Q: Are grounds needed to obtain a divorce?
ANSWER: No, New York State, in 2010, finally joined the philosophy already employed by all other states allowing for a “No-Fault” divorce. Grounds for divorce, discussed below, still can form a basis for pursuing a divorce. However, more frequently, a party seeking a divorce asserts to the Court an affidavit pursuant to DRL § 170(7) that the marriage has broken down, irretrievably, for a period of at least six months prior to the commencement of the action for divorce.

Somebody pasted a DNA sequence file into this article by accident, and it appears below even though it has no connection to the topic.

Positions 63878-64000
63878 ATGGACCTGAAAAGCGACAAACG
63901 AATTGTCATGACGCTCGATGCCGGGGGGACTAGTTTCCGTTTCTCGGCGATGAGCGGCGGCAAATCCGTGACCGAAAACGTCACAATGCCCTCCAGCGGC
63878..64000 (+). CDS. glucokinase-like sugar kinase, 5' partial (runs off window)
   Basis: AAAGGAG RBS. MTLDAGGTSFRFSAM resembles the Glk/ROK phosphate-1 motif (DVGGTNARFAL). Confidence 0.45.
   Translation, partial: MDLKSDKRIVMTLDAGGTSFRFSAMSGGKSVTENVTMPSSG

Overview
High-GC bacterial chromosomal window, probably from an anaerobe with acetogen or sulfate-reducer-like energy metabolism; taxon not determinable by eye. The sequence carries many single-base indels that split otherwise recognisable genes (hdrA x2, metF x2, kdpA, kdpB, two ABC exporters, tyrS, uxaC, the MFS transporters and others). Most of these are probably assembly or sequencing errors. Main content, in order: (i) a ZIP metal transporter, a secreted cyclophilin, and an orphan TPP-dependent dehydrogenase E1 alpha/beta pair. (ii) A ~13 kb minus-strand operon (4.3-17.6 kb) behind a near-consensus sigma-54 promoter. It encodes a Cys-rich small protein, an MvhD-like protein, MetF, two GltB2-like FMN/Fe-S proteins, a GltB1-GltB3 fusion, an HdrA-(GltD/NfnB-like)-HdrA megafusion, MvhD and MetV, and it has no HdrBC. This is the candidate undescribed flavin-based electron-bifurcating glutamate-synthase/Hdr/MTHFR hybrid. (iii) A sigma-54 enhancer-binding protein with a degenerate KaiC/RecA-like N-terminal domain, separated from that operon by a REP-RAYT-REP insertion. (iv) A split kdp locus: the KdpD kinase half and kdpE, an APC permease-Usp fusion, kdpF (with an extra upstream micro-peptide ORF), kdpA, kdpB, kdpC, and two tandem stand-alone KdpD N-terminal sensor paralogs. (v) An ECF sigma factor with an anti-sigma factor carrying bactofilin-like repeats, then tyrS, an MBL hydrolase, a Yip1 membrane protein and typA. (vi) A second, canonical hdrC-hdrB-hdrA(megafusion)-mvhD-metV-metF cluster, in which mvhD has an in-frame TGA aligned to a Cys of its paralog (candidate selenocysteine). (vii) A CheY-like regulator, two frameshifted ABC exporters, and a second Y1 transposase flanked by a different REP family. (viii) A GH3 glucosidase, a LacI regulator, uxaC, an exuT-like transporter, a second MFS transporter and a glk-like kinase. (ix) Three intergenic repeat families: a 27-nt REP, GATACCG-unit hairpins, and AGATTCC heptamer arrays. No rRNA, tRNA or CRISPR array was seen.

In the past, commonly used default grounds were adultery, actual and constructive abandonment, and cruel and inhuman treatment.
Parties are also allowed under New York law to negotiate and sign a Separation/ Property Division Agreement, which meets certain legal requirements, and then commence an action for divorce thereafter. Parties used to have to wait one year to commence the action before the enactment of the “no-fault” statute. If you were to pursue an action via grounds, you also should know that defenses may exist to any such cause of action. It would be important to consult an attorney before assuming that you have a valid cause of action under one of the above grounds.